|Budget: $26 million||Financed by: MGM; Hyde Park Entertainment|
|Domestic Gross: $16,534,221||Domestic Distributor: MGM|
|Overseas Gross: $18,868,099||
Directed by: Michael Cristofer
Produced by: Denise Di Novi
Original Sin was in active development at the Warner Bros and Canal Plus owned Bel Air Entertainment, but the projected moved over to MGM with Hyde Park Entertainment co-financing. MGM invested $8 million into the $26 million production and distributed in the picture. International rights were to be split between the lion and German based Intermedia, but the deal fell apart. Original Sin was going to be set for a late 2000 release, but was pushed back to February 23, 2001 and then delayed until August 3rd. The melodrama received awful reviews and opened in 2,194 theaters as summer counter-programming for adults against Rush Hour 2 and The Princess Diaries.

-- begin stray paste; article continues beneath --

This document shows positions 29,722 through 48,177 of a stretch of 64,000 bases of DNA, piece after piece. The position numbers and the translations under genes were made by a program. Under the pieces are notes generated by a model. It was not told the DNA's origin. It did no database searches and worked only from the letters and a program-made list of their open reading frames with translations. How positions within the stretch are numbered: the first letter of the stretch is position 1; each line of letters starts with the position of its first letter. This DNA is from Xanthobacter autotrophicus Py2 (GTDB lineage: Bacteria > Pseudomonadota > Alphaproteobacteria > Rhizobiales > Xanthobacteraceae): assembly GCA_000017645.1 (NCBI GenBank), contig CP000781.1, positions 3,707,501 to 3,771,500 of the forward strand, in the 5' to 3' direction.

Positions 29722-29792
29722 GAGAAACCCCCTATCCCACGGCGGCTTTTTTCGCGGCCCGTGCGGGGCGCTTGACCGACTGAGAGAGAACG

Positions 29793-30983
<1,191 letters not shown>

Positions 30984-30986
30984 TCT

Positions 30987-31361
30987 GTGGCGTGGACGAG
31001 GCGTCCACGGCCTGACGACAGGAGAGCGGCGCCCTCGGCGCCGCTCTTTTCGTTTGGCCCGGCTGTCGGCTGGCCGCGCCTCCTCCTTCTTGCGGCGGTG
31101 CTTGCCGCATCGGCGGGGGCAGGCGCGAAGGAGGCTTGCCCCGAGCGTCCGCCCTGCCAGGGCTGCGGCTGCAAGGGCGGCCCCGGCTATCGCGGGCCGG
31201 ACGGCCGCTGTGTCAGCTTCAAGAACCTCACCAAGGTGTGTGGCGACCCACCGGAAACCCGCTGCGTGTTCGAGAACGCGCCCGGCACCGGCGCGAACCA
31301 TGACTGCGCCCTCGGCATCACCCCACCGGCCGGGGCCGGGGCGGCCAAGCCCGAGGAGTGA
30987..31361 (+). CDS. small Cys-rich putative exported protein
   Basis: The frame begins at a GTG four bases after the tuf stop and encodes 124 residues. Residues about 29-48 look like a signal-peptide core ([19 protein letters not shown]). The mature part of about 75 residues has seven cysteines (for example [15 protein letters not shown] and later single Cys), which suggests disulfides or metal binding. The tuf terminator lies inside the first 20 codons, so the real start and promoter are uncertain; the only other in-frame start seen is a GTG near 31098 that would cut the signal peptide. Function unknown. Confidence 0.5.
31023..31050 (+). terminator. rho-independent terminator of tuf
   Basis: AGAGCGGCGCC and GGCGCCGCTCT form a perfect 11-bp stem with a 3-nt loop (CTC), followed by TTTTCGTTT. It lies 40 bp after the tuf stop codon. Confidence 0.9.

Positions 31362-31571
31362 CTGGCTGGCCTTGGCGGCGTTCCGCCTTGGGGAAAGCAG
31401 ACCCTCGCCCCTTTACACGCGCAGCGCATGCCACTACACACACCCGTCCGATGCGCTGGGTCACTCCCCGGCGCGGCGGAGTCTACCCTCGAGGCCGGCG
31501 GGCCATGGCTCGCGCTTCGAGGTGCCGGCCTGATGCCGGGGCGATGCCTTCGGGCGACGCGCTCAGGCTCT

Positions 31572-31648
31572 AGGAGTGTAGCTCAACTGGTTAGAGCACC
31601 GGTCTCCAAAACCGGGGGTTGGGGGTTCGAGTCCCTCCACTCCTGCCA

Original Sin tanked with $6,402,741 — placing #6 for the weekend led by the Rush Hour sequel. Audiences gave the pic a poor C+ cinemascore and it declined 52% the following weekend to $3,075,072 and dropped a steep 63.8% to $1,112,692 in its third frame and promptly lost most of its theater count. Original Sin closed its domestic run with only $16,534,221. MGM would see back about $9 million after theaters take their percentage of the gross which would not cover their P&A expenses or any of their exposure to the budget.
Original Sin was mostly a dud overseas as well, grossing $18.8 million across numerous distributors. Co-financier Hyde Park’s first slate of films were all MGM releases and all flops, with Antitrust being their first picture, followed by What’s the Worst That Could Happen?, Original Sin and then Bandits capped off their awful 2001.